Thursday, May 27, 2010

More on the economics of the era of recorded sound

John Gruber cites a BBC interview with Mick Jagger:

But I have a take on that — people only made money out of records for a very, very small time. When The Rolling Stones started out, we didn’t make any money out of records because record companies wouldn’t pay you! They didn’t pay anyone!

Then, there was a small period from 1970 to 1997, where people did get paid, and they got paid very handsomely and everyone made money. But now that period has gone.

So if you look at the history of recorded music from 1900 to now, there was a 25 year period where artists did very well, but the rest of the time they didn’t.

That date in the late 90's coincides rather precisely with the mass introduction of cheap digital recording equipment and media as well as the widespread use of portable digital players.  The old model of radio advertising paying royalties for recorded music which were licensed cheaply for broadcast with the idea that randomly-heard broadcasts of songs were advertisements for the purchase of albums — which allowed the listener to select particular songs on their own — pretty much collapsed at that point in time.  The technological innovations leading to ever-cheaper and ever-more accurate recording and storage capacity were inevitable but the whole thing gets ugly when one considers that the firms selling the new recording technologies were, in many cases, also publishers of the music that was inevitably going to be recorded.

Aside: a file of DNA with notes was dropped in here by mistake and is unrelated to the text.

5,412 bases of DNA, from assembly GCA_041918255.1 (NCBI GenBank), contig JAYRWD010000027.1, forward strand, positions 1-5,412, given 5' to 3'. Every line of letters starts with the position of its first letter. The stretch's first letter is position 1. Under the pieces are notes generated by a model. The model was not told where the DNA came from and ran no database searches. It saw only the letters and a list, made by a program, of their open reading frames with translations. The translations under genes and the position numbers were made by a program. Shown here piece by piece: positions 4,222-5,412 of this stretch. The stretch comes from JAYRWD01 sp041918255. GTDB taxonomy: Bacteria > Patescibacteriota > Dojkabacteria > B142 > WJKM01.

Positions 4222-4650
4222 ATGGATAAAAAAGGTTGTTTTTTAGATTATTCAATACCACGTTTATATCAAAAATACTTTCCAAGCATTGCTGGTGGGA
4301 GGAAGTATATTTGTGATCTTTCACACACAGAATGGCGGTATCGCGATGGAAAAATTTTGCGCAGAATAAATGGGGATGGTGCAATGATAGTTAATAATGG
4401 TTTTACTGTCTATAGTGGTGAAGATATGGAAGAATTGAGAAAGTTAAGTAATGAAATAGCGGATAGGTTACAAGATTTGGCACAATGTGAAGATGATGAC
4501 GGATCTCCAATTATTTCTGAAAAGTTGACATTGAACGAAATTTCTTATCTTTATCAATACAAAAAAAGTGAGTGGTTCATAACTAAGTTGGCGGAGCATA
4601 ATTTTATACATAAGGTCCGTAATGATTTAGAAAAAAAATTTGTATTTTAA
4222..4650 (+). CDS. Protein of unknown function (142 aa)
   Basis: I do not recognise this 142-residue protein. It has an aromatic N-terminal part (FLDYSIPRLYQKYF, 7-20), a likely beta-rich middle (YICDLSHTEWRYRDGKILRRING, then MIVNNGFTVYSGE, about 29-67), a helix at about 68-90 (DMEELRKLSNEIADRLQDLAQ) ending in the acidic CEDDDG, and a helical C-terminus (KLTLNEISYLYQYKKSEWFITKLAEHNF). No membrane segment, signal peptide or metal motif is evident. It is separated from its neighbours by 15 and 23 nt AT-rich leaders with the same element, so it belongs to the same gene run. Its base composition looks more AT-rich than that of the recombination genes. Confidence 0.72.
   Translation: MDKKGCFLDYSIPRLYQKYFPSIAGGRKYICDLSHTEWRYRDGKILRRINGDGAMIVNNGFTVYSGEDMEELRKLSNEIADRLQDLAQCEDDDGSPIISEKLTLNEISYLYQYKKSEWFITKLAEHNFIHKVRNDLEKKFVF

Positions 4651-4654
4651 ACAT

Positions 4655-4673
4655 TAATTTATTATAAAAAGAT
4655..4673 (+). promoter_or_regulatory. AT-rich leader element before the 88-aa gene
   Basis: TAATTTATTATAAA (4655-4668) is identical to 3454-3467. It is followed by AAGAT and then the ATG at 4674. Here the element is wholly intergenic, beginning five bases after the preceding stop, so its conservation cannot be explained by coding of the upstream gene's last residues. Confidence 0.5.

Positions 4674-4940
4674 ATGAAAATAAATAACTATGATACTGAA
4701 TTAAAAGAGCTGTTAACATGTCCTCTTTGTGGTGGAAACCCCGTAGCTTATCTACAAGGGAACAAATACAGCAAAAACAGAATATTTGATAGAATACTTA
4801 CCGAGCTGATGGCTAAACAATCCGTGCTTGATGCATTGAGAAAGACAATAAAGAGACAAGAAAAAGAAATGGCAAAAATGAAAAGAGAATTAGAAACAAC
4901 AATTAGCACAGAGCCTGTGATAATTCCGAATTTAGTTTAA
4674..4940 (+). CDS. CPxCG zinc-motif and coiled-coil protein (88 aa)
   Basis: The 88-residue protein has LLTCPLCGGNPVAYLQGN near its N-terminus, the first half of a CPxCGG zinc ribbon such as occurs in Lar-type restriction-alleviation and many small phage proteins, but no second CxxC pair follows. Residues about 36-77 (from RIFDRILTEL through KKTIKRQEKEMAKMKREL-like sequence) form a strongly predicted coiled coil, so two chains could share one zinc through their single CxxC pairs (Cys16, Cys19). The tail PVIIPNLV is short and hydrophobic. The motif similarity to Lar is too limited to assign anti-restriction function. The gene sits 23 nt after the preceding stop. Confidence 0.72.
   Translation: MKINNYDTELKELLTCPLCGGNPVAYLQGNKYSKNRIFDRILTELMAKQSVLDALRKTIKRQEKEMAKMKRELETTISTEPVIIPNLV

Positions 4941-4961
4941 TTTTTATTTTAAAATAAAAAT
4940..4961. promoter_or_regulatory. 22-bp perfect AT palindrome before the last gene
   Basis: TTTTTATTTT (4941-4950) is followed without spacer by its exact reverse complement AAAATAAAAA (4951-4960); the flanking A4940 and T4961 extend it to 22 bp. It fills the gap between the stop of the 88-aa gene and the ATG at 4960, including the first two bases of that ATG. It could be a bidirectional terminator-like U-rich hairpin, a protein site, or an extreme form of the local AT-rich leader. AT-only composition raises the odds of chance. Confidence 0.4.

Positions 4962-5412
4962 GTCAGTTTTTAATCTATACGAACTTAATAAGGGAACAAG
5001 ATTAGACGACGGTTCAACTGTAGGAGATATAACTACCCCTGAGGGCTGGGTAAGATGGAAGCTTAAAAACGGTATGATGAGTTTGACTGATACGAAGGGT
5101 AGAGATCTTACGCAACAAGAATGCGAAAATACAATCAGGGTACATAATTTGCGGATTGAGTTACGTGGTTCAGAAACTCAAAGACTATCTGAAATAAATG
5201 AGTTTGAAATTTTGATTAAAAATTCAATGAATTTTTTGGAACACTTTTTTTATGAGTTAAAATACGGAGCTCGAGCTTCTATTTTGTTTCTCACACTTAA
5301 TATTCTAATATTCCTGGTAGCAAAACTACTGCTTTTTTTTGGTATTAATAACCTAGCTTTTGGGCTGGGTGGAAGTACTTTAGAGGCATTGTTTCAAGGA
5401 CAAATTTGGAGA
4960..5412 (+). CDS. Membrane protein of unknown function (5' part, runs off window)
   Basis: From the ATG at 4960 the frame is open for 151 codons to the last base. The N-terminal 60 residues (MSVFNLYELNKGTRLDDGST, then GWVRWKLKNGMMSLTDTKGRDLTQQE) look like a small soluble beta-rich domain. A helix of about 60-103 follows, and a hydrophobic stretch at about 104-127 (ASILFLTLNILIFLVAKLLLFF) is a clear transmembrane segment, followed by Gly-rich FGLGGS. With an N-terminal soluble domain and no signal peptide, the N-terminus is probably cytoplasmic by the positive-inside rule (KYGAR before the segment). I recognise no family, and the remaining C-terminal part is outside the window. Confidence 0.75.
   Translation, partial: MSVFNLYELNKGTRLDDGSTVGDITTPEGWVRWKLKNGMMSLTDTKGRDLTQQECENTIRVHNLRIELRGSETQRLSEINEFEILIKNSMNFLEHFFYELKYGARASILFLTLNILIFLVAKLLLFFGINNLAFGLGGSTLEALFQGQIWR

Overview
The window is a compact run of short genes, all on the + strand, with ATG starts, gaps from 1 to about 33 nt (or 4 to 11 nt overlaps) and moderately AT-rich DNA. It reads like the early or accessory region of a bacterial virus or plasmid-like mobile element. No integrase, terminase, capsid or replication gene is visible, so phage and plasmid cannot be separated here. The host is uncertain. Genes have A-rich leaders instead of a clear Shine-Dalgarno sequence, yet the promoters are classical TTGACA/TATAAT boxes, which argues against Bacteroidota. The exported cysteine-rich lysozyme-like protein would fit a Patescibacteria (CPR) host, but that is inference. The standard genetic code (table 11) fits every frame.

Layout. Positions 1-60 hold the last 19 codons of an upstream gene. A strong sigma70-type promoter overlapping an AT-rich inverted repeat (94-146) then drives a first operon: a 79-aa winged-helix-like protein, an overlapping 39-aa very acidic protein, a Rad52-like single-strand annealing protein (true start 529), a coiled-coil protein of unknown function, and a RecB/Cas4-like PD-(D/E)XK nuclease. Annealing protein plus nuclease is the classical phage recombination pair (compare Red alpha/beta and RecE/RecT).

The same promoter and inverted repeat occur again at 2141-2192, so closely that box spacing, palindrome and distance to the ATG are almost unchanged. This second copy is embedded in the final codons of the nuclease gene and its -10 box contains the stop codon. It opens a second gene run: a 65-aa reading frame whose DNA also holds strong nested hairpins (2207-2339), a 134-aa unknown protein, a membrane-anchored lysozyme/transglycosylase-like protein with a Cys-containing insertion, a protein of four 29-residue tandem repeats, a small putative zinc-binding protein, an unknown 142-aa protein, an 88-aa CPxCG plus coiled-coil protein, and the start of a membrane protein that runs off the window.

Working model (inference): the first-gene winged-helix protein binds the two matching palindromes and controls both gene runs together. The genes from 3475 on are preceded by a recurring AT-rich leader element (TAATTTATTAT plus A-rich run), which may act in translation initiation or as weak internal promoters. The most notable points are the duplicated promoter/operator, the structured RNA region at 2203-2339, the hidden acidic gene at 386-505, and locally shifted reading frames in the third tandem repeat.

And so the grand experiment in the commodification of music more or less collapsed.  While it may become possible to design some mechanisms for mass surveillance of online music consumption and to find some way of collecting fees, it seems highly unlikely that this is going to be done in any way that gets meaningful remuneration for anyone but the most popular musicians and the largest publishers, as even the most lucrative models are in terms of very small fractions of a cent for a single usage.  Although recordings and webcasts may have some advertising function, in the end, the grand experiment may leave us back where we started, with live performance the most important — and in many cases, only — opportunity for a musician to earn money. 

1 comment:

Bangsplat said...

I think we've been there for a while now, at least for large scale distribution.

For the indie musician who is lucky enough to have a sizable potential audience, and smart enough to know how to market to them, it is possible to sell recorded music directly to the consumer and make money. The digital revolution has also meant that overhead has dropped to almost nothing. Other forms of payment are more problematic as you point out.

This direct sales approach does not scale well, and there is a point of diminishing returns well below where Mr. Jagger and the recorded music industry is accustomed to playing.

Digital music and the internet have proven to be disruptive technologies. The company that figures out how to adapt a business model in take advantage of it will make a bunch of money. And history tells us they will resist paying the artists.